Going With the Flow (map)

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SWBAT sequence events from the story with teacher guidance on their own flow maps. Students will practice retelling the story using the flow map.

Big Idea

Shadows are all around us

Prepare the Learner

15 minutes

Video Reread of Bear Shadow

This is the tenth lesson in a series of fifteen.

I have the students revisit Bear Shadow through a video read.  I prompt: As we listen to the story again, I want you to pay attention to the order that things happen in the story.  We call this 'sequence of events.' Today you will be sequencing the events like we did yesterday.  But today you will do your own sequence!




Multi-Media in Common Core

We see multi media addressed throughout Common Core.  As our students get older and we prepare them for college and career, it will be important for them to be comfortable with different forms of media.  We also want them to be able to listen for information and be actively engaged through media.  Presenting the story through video meets all of those needs!


Interact with text/concept

30 minutes

Release of Responsibility- We do together


Students will sequence Bear Shadow events with the teacher’s guidance.  I use smaller versions of the large sketches we used for the whole group sequence previously.  Students place the events in order in a flow map.   I still do it with students, but at  this time of year they are beginning to need less guidance. 


We orally go over the events what each drawing depicts.  We sequence them one at a time, from beginning to end of the story.   I do mine on the document camera and students follow right along with me.




 Review events with students sitting on the carpet with me

First, I review what event each sketch represents.  I ask: What does this sketch represent?  This goes fairly quickly, as we have done this previously.


I say: Boys and girls, what do we usually do first when we are putting our events in order on our flow map? (cut out all of the events)  Cut out your events first.  What do we do next? (glue them in order)


I model cutting out each event and placing it in front of me.  I ask: What always goes first in a story? (title) That’s right.  I am going to glue my title in the first box.  I glue the title in my first box modeling that we use just a small dot of glue. 

I say: When you get your events, I want you to go sit in your seat, cut them out like I did and glue the title in the first box.  Any questions?



Sequence of events- guided whole group 

When I see that students have cut their events and glued the title, I call their attention to my flow map that is projecting on the document camera.  


I prompt: Look at all of your events from Bear Shadow.  Look for the one that happened FIRST  in the story and hold it up in the air so I can see it.  As students are doing that, I am walking around to check their choices.  I do not give corrective feedback right away, because I want them to participate without feeling threatened that I am going to call them out for having the wrong picture in their hand.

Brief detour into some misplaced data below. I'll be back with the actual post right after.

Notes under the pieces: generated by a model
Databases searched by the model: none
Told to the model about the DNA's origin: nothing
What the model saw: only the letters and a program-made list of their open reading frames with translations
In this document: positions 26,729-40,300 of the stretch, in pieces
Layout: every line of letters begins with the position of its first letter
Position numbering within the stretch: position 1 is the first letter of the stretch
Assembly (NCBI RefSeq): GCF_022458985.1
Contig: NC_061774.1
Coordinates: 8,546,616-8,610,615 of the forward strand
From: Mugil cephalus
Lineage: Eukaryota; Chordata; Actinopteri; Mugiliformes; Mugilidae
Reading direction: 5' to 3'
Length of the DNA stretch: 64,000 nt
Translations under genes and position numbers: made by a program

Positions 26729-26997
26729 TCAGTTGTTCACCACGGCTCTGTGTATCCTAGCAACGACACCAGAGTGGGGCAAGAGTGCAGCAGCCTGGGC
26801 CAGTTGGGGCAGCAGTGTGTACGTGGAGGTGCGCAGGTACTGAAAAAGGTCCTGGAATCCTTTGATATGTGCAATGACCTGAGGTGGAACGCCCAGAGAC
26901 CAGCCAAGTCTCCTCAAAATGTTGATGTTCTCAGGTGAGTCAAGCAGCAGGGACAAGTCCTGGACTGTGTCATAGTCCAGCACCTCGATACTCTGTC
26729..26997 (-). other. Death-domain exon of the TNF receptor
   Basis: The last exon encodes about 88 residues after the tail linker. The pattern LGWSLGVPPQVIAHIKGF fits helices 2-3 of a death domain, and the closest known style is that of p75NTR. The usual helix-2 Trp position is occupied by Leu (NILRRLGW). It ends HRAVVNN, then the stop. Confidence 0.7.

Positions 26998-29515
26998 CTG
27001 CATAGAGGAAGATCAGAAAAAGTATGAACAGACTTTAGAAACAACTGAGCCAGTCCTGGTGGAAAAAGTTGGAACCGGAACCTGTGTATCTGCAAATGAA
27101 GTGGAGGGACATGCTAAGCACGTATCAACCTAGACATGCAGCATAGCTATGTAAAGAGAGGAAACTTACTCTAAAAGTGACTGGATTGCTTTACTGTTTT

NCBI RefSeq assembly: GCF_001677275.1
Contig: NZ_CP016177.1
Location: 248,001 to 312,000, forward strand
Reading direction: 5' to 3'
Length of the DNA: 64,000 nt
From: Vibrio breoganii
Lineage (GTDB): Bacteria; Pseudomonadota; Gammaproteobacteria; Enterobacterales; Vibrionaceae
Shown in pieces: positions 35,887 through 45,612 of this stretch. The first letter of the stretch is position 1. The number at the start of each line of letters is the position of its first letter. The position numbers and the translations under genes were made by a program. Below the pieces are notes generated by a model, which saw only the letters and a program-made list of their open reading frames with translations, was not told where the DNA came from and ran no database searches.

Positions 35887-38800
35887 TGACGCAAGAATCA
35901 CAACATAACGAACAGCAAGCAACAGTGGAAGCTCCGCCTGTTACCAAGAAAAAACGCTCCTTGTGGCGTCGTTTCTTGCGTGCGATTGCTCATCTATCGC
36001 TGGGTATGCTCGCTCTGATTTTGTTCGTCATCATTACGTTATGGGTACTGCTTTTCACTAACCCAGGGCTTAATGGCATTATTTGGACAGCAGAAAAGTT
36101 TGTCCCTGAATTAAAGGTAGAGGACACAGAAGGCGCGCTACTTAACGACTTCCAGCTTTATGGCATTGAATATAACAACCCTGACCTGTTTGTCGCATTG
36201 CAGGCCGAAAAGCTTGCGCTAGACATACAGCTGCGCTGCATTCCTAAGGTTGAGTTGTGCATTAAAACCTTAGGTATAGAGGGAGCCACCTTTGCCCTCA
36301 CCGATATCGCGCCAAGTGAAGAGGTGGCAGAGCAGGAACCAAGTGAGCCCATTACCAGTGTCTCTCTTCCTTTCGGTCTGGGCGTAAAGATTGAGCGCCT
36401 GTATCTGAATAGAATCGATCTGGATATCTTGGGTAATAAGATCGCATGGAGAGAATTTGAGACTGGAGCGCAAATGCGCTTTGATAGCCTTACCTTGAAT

When everyone has a picture held up, I go back to the document camera and say: Boys and girls, you should be holding the picture of Bear's shadow scaring the fish away.  It looks like this.  I show the the correct picture by placing it on the document camera.  


I continue: Let's glue that picture into our next box on our flow map.  First you should have the title.  Next should come this picture. (displaying the correct event on the document camera)




Guided Retell

We follow this same format for all of our events.  When we are done we practice retelling (A retell is verbal where students (in kindergarten) rely on pictures to summarize the story ) the events by 'reading the pictures.'   Depending on the level of English I have in my class, I have students generate a sentence for each picture or I generate the sentence and students echo me.

Eventually students will be retelling stories by themselves, but they need a lot of practice and direct instruction before I release the responsibility of the retell completely to them.




Formative Assessment 

This follows the pattern of our reading series.  We sequence events whole group on day 4 of the text then the rigor is upped and kids sequence  on day 5.   It is an formative assessment tool for me to see who can follow directions,  understands the story and the importance of event sequence.  



Extend Understanding

20 minutes

Reading Off the Map


Students read the map to their Elbow Partners and retell the story.  I pair students who compliment each other in terms of English Language Development and skills.   

I say: Today we are going to practice reading off of our flow maps.  We practiced doing this yesterday with our bigger pictures, but today I want you to do it with your partner.  Where do you start reading your map? (title)  What types of words do you use before you begin telling what is happening in the picture? (first, second, third, next, after that, last, finally)  

As students are reading off their map, I monitor and assist where necessary.  I might prompt: Second, Bear ran away from his shadow to get rid of it.  What happened AFTER THAT?

I word my prompts to guide students, but still hold them responsible to generate the information.  

I model the sentences for my non English speakers and they echo me.


Sequence vs. Retell

Sequencing is putting the events of a story in order.  Retelling is when we verbalize the sequence of events and voice them in order.